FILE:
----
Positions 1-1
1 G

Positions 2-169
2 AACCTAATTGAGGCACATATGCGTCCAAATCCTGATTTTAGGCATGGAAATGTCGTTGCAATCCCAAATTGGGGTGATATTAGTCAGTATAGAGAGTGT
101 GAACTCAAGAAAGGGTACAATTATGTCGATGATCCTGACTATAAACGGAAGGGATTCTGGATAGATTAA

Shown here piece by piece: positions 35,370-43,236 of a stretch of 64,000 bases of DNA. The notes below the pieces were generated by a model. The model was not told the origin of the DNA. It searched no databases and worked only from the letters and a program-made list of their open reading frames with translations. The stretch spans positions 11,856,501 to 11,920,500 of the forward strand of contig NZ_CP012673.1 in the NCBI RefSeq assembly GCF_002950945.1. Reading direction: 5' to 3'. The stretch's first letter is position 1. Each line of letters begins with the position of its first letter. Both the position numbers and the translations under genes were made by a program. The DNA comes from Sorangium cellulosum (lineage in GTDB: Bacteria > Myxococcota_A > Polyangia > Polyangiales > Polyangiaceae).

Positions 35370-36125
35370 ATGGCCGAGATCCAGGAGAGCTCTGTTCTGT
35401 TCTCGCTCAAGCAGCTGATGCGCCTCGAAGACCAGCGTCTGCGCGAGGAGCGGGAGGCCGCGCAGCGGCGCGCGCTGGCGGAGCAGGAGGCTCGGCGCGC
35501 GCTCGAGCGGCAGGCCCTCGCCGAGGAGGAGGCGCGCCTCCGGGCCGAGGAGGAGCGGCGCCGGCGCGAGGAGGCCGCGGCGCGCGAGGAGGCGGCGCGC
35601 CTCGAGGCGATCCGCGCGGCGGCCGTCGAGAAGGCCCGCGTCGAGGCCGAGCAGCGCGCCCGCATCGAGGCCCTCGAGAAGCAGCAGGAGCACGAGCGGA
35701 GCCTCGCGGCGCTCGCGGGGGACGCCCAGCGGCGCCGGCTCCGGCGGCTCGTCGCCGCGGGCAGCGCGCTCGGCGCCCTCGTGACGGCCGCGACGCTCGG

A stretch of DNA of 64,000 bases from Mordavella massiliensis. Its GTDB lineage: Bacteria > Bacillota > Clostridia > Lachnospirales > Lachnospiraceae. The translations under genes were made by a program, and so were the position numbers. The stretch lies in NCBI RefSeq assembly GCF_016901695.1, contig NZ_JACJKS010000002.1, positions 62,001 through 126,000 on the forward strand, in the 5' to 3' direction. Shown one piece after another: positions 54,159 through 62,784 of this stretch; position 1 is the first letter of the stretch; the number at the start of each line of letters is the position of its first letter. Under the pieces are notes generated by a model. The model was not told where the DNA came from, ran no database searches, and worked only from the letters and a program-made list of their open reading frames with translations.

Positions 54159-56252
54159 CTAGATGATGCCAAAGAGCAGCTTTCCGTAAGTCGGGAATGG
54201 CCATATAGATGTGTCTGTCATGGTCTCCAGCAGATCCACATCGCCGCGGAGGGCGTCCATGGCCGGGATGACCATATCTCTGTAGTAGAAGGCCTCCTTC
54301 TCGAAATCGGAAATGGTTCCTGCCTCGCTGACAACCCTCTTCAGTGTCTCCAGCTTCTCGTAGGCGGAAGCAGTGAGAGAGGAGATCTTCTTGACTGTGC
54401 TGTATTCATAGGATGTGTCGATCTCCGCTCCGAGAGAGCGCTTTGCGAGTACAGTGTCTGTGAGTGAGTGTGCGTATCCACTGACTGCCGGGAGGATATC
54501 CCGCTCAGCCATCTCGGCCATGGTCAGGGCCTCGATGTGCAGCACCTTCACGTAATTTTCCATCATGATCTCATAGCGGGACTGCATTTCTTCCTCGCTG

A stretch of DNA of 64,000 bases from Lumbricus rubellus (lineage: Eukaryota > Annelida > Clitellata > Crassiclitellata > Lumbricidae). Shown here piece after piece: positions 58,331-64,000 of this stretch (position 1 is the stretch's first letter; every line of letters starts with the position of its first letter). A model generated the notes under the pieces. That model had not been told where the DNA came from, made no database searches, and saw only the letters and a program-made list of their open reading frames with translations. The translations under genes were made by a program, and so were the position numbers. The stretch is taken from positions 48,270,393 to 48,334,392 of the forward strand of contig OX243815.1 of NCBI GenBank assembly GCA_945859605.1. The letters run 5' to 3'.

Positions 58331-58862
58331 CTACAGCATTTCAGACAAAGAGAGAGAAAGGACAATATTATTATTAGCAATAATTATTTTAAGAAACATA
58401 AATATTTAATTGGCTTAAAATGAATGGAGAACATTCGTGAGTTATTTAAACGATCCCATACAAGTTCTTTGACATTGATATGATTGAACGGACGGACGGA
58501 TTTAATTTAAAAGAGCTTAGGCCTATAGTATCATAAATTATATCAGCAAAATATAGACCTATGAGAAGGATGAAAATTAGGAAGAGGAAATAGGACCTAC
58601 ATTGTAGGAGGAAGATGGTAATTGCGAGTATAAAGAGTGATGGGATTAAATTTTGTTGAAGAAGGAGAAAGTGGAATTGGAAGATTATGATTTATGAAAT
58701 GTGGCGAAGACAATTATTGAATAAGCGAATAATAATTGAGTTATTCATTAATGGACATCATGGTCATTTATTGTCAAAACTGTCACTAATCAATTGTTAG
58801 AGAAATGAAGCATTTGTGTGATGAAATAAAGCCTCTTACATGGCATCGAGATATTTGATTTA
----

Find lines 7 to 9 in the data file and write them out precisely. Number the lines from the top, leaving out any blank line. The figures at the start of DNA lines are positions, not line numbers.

Positions 35370-36125
35370 ATGGCCGAGATCCAGGAGAGCTCTGTTCTGT
35401 TCTCGCTCAAGCAGCTGATGCGCCTCGAAGACCAGCGTCTGCGCGAGGAGCGGGAGGCCGCGCAGCGGCGCGCGCTGGCGGAGCAGGAGGCTCGGCGCGC